I recently had a fantastic one hour strategy session with a Grade 11 student and her Mom. It’s likely this student will be seeking some of the most competitive scholarships when she’s in Grade 12 next year, e.g. Loran, Schulich, TD Leadership, and they contacted me to discuss what she’s done so far, and if she’s on track to be competitive for some of these larger awards.
They had been following me, and understood that these big scholarships come up early in the Grade 12 year (the deadline for the $100,000 Loran award was Oct. 17th this year!), so it’s mainly information from Grade 10 and 11 that will be on these early applications. They wanted to ensure the student was making the most of her Grade 11 year.
If you follow me, you know I don’t suggest for any Grade 11 student who is already busy to take on an entirely new activity. If the student is already doing some activities they enjoy and doesn’t have a lot of time left over, I help them to find ways to maximize the impact of the activities they are doing now. That was the case with this student; she already had a lot on her plate.
However, we discovered there was an area where she could cut back a bit, and beef up in another area that is likely to have more impact on her applications next year. This will be a relatively easy transition for her to make, and it will give her a lot more bang for the buck when it comes time to apply for the big awards.
One of the ways you and your Grade 11 student can do this too is to do an "activities audit". An activities audit is essentially looking for gaps between requirements and the student's experience, and then making a plan to fill those gaps (at least partially) before Grade 12.
How to do an activities audit:
1. Search out current scholarship applications and read the requirements. It’s currently “scholarship season” for Grade 12 students, so there will be lots of application advertisements coming up between January and May. If you need help finding scholarships, please see my step-by-step guide “How to Find Scholarships in Canada”.
A good place to start is to read the scholarship information on the websites of the universities your student is considering. You can also make a profile for your child on ScholarshipsCanada.com, the biggest scholarship search engine in Canada.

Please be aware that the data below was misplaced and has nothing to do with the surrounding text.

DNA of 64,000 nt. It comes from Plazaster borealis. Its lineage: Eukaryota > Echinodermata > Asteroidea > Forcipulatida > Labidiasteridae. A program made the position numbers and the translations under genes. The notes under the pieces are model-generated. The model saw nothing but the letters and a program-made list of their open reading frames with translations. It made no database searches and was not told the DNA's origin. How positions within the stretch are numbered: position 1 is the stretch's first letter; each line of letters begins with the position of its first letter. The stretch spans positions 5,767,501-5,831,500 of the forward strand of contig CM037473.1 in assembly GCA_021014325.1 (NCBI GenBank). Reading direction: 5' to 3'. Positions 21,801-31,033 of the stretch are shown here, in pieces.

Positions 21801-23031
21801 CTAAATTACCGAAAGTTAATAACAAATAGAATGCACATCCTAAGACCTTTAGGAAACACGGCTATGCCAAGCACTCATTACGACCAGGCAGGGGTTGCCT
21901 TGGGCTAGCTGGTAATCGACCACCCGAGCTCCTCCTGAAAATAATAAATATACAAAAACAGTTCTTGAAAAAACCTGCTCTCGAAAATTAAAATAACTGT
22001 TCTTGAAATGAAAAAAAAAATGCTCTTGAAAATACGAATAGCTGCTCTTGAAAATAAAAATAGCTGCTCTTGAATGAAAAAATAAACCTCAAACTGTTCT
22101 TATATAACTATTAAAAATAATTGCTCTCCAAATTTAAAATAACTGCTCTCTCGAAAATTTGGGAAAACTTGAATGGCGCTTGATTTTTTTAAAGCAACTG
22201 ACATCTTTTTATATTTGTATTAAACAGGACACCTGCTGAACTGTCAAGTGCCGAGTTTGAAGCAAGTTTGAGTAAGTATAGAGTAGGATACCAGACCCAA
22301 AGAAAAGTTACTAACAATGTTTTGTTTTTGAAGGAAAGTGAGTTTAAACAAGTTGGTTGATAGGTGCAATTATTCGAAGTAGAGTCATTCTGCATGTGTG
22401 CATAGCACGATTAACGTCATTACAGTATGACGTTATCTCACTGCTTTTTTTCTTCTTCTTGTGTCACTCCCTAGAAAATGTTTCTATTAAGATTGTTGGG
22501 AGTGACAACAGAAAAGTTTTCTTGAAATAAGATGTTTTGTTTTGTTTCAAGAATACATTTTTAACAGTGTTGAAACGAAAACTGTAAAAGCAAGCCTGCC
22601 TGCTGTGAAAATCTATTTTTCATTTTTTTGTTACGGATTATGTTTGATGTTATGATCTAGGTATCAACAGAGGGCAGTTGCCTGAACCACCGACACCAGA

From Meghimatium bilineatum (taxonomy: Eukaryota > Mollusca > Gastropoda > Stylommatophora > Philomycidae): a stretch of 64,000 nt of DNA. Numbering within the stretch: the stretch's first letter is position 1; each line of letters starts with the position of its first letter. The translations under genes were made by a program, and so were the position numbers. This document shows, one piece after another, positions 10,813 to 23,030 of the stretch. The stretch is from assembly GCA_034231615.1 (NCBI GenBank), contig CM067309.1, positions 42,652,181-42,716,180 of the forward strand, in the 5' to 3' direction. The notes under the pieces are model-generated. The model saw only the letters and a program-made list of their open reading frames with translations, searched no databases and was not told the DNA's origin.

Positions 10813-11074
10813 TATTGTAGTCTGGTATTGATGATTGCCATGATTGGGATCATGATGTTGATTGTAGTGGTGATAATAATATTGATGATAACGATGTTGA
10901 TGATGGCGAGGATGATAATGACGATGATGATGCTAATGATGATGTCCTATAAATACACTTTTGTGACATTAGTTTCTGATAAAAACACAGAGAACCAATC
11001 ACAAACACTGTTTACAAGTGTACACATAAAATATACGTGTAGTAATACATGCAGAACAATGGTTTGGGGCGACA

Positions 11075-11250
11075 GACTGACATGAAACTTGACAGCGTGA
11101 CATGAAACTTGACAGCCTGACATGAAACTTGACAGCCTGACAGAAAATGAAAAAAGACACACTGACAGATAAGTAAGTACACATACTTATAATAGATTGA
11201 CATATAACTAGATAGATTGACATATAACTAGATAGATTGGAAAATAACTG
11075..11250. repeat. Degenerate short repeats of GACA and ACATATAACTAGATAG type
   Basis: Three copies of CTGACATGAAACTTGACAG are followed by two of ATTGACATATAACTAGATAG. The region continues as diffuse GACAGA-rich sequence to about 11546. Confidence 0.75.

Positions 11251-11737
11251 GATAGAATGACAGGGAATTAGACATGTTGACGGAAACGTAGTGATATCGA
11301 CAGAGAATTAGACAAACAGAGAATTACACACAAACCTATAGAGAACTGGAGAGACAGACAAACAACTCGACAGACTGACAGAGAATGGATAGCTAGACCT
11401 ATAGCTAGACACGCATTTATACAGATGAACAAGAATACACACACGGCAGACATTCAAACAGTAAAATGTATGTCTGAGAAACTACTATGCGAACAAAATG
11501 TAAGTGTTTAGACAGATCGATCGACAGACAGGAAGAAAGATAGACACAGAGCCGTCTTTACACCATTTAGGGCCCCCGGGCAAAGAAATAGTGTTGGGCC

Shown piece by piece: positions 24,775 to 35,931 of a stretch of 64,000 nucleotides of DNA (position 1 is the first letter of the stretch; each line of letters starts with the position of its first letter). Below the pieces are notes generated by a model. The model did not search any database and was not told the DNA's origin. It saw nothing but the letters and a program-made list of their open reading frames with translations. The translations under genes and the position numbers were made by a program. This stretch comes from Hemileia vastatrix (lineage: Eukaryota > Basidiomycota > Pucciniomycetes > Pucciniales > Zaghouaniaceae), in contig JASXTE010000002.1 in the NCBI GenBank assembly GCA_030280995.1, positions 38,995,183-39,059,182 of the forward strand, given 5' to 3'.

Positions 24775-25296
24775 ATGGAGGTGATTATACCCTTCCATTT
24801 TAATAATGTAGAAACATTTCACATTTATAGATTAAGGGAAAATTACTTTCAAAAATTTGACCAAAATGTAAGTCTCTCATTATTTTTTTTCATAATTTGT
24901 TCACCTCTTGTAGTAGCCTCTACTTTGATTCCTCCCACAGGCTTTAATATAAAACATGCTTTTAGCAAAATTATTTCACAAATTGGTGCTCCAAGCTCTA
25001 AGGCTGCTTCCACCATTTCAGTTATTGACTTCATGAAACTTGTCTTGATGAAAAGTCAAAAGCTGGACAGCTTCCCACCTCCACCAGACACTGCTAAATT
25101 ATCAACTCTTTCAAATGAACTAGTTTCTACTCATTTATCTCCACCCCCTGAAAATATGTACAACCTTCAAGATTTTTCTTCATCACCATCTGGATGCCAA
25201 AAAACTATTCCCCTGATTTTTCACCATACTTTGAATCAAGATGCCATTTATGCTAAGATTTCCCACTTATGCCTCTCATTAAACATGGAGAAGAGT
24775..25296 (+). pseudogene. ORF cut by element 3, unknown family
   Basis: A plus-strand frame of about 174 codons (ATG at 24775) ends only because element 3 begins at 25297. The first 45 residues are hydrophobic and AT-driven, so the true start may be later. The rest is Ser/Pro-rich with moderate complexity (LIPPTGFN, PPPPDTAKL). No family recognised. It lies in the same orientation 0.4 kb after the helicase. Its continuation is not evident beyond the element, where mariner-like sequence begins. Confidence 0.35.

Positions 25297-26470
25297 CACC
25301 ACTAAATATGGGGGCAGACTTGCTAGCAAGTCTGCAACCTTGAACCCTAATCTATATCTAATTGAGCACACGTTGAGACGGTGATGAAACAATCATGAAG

2. Collect and save any scholarship applications that look like your child might apply to them next year. Carefully go over the requirements for the award. Don’t forget to read the fine print in case there is “bonus” information.
As you read, ask yourself: Does my child meet most of the requirements? Where is he/she lacking in regards to experience?
Does the award require two references and your child can only think of one person who would make an excellent referee?
Does the award ask about a time your child saw a need in the community and did something to fill it? Does he/she have that experience?
Does the application ask about the student’s future goals? Does your child have a pretty good idea what they’d like to do in the future, and do they have some experiences to “back up” why they want to pursue that field?
If you and your child are really struggling to think of examples that demonstrate the requirements of the application, then that’s the area they need to focus on in Grade 11.
3. Make notes on where your student may need to “beef up” their activities and brainstorm some ways they could do it. If you need help, please contact me for a one hour strategy session.
Even if you’re not considering some of the more competitive scholarships in the future, taking these steps now is a great way to prepare for admissions statements and applications to competitive universities like Queen’s, U of T, UBC, McGill, Waterloo, etc. And it will give you a really nice foundational knowledge for Grade 12 scholarships by already knowing how to find them, and what they’re looking for. You'll be that much farther ahead when the "Grade 12 Overwhelm" hits!
I hope you find this information useful!
P.S. Here’s what the Mom I referred to above said about working with me:
“I have been very impressed with Janet's service. I found her approach highly customized, supportive and insightful. She brings a unique, expert perspective on the process of navigating scholarship and university applications, shedding light on what often feels like a very opaque process. Janet provided huge value, encouragement and professional service - I would recommend My Campus GPS highly!”